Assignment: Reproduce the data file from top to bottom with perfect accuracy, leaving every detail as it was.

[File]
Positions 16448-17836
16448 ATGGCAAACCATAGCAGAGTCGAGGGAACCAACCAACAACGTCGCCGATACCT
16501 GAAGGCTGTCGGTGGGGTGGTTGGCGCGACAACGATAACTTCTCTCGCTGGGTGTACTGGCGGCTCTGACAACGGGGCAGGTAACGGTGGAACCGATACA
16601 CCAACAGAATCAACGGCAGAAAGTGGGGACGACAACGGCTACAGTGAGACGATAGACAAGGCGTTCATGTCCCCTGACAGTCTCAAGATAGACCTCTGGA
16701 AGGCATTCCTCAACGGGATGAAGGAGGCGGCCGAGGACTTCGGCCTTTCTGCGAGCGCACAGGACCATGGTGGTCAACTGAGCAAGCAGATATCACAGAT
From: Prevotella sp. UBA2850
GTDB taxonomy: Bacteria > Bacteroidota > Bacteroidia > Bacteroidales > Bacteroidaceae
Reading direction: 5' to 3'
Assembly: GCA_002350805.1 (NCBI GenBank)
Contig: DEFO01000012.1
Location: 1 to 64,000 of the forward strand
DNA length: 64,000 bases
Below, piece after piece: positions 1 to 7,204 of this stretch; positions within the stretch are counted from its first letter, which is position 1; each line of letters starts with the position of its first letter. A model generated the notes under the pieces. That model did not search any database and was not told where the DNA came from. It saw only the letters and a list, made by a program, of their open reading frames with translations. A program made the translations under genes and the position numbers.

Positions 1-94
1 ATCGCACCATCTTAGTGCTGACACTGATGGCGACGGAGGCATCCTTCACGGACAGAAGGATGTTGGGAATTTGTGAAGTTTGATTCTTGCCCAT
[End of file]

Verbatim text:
Positions 16448-17836
16448 ATGGCAAACCATAGCAGAGTCGAGGGAACCAACCAACAACGTCGCCGATACCT
16501 GAAGGCTGTCGGTGGGGTGGTTGGCGCGACAACGATAACTTCTCTCGCTGGGTGTACTGGCGGCTCTGACAACGGGGCAGGTAACGGTGGAACCGATACA
16601 CCAACAGAATCAACGGCAGAAAGTGGGGACGACAACGGCTACAGTGAGACGATAGACAAGGCGTTCATGTCCCCTGACAGTCTCAAGATAGACCTCTGGA
16701 AGGCATTCCTCAACGGGATGAAGGAGGCGGCCGAGGACTTCGGCCTTTCTGCGAGCGCACAGGACCATGGTGGTCAACTGAGCAAGCAGATATCACAGAT
From: Prevotella sp. UBA2850
GTDB taxonomy: Bacteria > Bacteroidota > Bacteroidia > Bacteroidales > Bacteroidaceae
Reading direction: 5' to 3'
Assembly: GCA_002350805.1 (NCBI GenBank)
Contig: DEFO01000012.1
Location: 1 to 64,000 of the forward strand
DNA length: 64,000 bases
Below, piece after piece: positions 1 to 7,204 of this stretch; positions within the stretch are counted from its first letter, which is position 1; each line of letters starts with the position of its first letter. A model generated the notes under the pieces. That model did not search any database and was not told where the DNA came from. It saw only the letters and a list, made by a program, of their open reading frames with translations. A program made the translations under genes and the position numbers.

Positions 1-94
1 ATCGCACCATCTTAGTGCTGACACTGATGGCGACGGAGGCATCCTTCACGGACAGAAGGATGTTGGGAATTTGTGAAGTTTGATTCTTGCCCAT